The Natural Treatment

Feature in Issue 9-2 | Summer 1997

The Natural Theatre Company produce theatre for the streets – fleeting glimpses of the ridiculous for busy shoppers. Company member Simon Boyce explains how shopping arcades, grand boulevards, quiet country lanes and even deserted mountain tracks have all come in for the ‘Natural’ treatment.

The Naturals don’t often perform in focused spots for more than a few minutes. The minute the crowd thickens, they move off to the next street corner, always seeking to avoid the ‘me theatre show / you audience’ situation. Unlike conventional theatre performers, we never take a bow, for ours is the theatre of non-ego and showing off is not allowed. Our teams of immaculately costumed, almost ‘real’ characters, simply live-out a pre-arranged scenario. Although ‘skills’ may be brought into use, they must be incorporated seamlessly, not featured as ‘turns’. We want people to pretend we are real. Only then is it genuinely funny in a new kind of way.

Our scenarios are tightly planned but each performance is completely different, relying entirely on audience reaction. That reaction may be total indifference or over-the-top participation – but always we are in the hands of the observer. Thus, a walkabout by our team of starched nannies can vary from a ‘parks and gardens’ passing image to a wild knockabout, masses of baby powder, traffic-stopping farce. They simply go for a walk, follow a pre-arranged set of nanny rules and see what happens.

Our theatre is all about adjusting to situations, audiences and the constant bombardment of stimuli in the real world. For us, the whole world is a stage and we have performed on ships, planes, trains, roof tops, in theatre foyers, swimming pools, private homes, cornfields, shop windows, on a slag heap, at cricket matches and in a cattle shed.

Thrown in at the deep-end amongst the world’s shoppers, we experience our own kind of culture-shock. Nine weeks in Germany, followed closely by two weeks in New Zealand, a day in Glasgow, ten in Houston, a quick trip to Louisiana on the way to Japan and back to Bath in time for the Fringe Festival. What we call a ‘dartboard tour’, darling. The whole world seen through the tiny holes in a plastic flower pot mask!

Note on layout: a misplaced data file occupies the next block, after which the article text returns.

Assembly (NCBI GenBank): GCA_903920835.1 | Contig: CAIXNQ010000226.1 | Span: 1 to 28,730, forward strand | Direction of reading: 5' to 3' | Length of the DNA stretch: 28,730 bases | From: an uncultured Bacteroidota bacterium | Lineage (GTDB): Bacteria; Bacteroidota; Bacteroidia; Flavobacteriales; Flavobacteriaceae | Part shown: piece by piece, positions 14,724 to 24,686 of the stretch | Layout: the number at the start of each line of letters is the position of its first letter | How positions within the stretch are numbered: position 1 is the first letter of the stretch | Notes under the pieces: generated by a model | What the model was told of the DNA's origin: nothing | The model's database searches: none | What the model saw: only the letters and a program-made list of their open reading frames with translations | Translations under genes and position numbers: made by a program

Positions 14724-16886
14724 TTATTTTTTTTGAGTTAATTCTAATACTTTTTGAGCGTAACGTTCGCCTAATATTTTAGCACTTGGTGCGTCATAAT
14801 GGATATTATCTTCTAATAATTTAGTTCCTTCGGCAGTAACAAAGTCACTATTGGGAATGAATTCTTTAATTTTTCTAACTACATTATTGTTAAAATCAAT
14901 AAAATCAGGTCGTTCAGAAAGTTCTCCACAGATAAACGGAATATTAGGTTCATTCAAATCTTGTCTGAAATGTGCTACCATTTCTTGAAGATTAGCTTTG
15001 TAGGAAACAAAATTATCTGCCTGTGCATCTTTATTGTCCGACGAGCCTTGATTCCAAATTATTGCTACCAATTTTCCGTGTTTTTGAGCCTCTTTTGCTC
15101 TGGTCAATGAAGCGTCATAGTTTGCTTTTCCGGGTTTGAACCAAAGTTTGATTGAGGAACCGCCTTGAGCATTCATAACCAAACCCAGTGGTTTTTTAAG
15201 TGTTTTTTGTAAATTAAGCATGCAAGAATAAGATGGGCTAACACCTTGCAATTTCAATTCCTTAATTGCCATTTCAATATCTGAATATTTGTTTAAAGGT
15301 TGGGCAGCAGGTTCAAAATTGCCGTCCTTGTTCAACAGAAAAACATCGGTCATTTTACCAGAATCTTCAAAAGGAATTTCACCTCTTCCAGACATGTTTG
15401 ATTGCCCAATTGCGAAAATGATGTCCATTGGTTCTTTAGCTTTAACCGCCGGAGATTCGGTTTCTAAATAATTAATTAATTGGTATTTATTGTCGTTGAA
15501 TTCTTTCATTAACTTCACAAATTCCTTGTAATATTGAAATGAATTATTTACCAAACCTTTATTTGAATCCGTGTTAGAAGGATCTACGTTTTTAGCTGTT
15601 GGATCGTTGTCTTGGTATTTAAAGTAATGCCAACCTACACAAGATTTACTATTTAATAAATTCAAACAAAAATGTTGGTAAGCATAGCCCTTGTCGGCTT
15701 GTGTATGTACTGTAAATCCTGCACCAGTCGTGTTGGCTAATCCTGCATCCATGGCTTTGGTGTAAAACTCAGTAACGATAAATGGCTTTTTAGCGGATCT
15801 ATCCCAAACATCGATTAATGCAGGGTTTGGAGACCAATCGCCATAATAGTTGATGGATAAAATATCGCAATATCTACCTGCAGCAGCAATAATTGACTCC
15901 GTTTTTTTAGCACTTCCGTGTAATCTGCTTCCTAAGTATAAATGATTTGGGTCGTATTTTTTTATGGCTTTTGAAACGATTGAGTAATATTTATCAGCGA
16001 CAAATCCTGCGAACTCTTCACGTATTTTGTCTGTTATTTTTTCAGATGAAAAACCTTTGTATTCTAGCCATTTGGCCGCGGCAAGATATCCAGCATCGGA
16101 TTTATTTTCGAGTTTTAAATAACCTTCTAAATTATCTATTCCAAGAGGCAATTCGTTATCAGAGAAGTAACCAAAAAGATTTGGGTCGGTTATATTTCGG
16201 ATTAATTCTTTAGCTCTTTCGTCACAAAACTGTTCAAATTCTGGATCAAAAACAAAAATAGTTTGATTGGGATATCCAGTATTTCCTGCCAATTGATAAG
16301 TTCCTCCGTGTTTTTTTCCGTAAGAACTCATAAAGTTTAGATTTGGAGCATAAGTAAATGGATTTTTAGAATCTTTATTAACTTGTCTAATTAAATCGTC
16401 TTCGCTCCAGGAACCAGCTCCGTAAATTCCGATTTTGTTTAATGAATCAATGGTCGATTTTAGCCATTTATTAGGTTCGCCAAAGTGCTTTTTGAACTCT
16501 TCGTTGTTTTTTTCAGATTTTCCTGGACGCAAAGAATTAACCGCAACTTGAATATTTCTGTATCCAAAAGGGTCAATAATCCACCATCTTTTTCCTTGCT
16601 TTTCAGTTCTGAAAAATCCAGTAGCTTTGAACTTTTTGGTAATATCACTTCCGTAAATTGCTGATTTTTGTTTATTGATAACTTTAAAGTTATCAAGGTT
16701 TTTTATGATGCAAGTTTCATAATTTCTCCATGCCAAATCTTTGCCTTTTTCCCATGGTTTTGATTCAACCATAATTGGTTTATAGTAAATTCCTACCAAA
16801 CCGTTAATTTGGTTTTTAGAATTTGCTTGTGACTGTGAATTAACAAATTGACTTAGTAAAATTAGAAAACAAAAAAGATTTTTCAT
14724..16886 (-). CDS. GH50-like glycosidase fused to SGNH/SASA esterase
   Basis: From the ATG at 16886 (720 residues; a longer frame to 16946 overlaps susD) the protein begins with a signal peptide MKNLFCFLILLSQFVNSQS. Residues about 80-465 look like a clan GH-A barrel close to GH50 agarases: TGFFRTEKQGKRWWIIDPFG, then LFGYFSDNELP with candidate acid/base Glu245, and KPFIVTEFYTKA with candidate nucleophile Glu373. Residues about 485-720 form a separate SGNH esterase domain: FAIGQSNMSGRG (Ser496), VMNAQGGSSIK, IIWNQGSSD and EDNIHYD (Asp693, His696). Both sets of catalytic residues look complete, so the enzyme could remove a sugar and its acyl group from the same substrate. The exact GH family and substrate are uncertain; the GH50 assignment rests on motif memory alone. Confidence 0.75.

As we plunge into surprised crowds in some new and alien ‘shopper’s paradise’, a number of questions flash up. Are Japanese police armed? Why are all Texans bigger than me? Are they really keen on the British here or is it an unfortunate delusion on behalf of the British Council? Is that man pouring praises on my head or is he about to hit me? (Luckily someone told us that a V-sign in Japan means something nice.) For although our humorous images are pretty universal, countless little adjustments and discoveries take place. Thus our Lost Pink Suitcases found that in Houston, despite the simple grid of straight streets, they really did get lost, because everything looks the same. Conversely, in labyrinthine Osaka, it’s impossible to get lost because everyone is so helpful.

In the Pink Suitcases, the cast of up to 20 performers ‘get lost’ for 45 minutes, searching vainly for each other in a chosen set of streets and buildings, drawing as much attention to themselves, having many small-scale adventures. At a pre-arranged time and location they all come noisily together. The cases link, becoming one unwieldy unit, which is toted around, audience following, getting up to a different kind of group adventure in the same area, for another 30 minutes.

In Japan, I arrived at the meeting spot to see groups of white-gloved police officers scurrying in all directions, shouting excitedly and trying to round up the wandering Pinks, all of whom were pretending madly that they hadn’t yet seen each other. Having brought us all together, they bowed, shook hands and marched off. They weren’t arresting us, just trying to be helpful! Next time we would act really farcically lost, just to make it quite clear. After all we are ‘Art’, not ‘Beadle’s About’.

Of course, we have been actually arrested – once in Vienna dressed as Hare Krishnas and once at a British seaside resort where my face was cut open by an over-reacting officer trying to rip off my mask. A mean-minded German windowdresser once locked us in a display cabinet for a not-funny length of time and 25,000 people shouted ‘Poofters’ and threw beer cans when the Pink Suitcases strode onto the Test match pitch in New Zealand.

But, on the whole, considering we are the uninvited guests in your average shopping day, the reaction is one of hilarity, surprise and delight.

This article in the magazine

Issue 9-2
p. 7